The Cipher Garden Paperback
Part of the Lake District Mysteries series
'I thought you were dead - ' In the peaceful village of Old Sawrey, in the idyllic Lake District, Warren Howe is brutally slaughtered with his own scythe by a mysterious hooded figure.
The police have several suspects, but there is insufficient evidence to make an arrest.
Years later an anonymous tip-off sparks the interest of DCI Hannah Scarlett, who heads the local Cold Case Review Team.
With the help of historian Daniel Kind, Hannah digs deeper in the quest for truth and discovers that, in Old Sawrey, old sins cast long shadows.
Following the killer's trail, Hannah arrives at a shocking conclusion, one that will change lives forever.
- Format: Paperback
- Pages: 352 pages
- Publisher: Allison & Busby
- Publication Date: 21/08/2006
- Category: Crime & mystery
- ISBN: 9780749081355
Showing 1 - 2 of 2 reviews.
Review by dsc73277
I award this second book in Martin Edwards series of Lake District mysteries four stars on account of its fast paced, page-turning qualities. It has all the plausibility of an episode of Midsumer Murders, together with the sort of high-level randiness one associates with 1980s best sellers. It sets out to be no more than good entertainment and succeeds. (I wish that didn't sound like such a back-handed compliment!)
Review by Ant.Harrison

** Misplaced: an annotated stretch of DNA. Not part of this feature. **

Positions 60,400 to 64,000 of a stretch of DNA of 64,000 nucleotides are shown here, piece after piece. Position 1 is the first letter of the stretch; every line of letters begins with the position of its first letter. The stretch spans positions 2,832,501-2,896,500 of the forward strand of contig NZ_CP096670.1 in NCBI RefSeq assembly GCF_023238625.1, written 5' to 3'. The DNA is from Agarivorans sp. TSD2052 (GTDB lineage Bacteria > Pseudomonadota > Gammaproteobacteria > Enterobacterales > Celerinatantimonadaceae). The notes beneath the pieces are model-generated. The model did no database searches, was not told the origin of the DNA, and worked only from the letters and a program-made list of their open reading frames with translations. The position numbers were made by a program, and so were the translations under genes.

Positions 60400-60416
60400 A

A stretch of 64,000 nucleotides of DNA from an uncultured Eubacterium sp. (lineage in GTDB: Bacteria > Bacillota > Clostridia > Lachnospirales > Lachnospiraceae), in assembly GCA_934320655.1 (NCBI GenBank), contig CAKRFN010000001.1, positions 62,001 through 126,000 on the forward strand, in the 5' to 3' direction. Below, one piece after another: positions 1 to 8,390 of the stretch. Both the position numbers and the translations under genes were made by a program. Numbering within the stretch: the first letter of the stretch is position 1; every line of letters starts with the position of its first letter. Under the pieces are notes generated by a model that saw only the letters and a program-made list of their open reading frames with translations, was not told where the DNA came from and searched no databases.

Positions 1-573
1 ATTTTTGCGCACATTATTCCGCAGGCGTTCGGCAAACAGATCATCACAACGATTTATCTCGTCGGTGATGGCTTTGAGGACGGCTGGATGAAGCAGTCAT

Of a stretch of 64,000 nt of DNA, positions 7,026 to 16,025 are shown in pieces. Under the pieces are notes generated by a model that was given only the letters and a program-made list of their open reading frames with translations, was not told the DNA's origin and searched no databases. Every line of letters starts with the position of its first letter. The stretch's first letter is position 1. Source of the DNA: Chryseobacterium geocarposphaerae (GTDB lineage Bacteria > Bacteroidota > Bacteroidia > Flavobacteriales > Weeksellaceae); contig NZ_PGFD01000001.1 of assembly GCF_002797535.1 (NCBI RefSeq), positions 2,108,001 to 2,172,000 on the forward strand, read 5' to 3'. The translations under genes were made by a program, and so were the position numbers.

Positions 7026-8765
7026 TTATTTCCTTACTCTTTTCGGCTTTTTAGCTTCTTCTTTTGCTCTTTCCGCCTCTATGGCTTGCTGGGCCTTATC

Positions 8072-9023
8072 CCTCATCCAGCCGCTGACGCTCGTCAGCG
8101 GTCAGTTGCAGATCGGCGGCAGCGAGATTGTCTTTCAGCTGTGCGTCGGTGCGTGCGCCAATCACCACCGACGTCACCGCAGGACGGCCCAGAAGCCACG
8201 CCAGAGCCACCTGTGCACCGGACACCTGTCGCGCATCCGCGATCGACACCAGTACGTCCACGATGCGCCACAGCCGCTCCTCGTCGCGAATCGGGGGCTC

The Cipher Garden by Martin Edwards is another in his 'Lake District' mystery series. Historian-cum-amateur detective Daniel Kind is drawn into another crime from the past after trying to discover the 'secrets' of the garden at his new cottage. Coincidently this links with the unsolved murder of Warren Howe, which is being investigated by DCI Hannah Scarlett. Hannah and Daniel are attracted to each other (in a very drag-it-out, let's pretend it's not happening kind of way) and some of the back story concerns this rather irksome will-they-won't-they get it together sub-plot. <br /><br />There are quite a few characters, but nearly all of them are already connected and it took me a while to remember who was who. The central mystery doesn't turn out to be that mysterious and even allowing for a lazy former police detective, it's implausible to think that this case wouldn't have been solved first time around. Kind and Scarlett are interesting, if a bit wet, but most of the other characters are flat two dimensional stereotypes. <br /><br />I generally like Edwards's work; he's a good stylist and the sense of place and descriptions keep this book just the right side of readable. It's an undemanding read, told in a slow pace and is fairly well written. But the style on show here is fairly pedestrian and I lost interest after a while. Don't expected a gripping read. <br /><br />© Koplowitz 2012 <br /><br />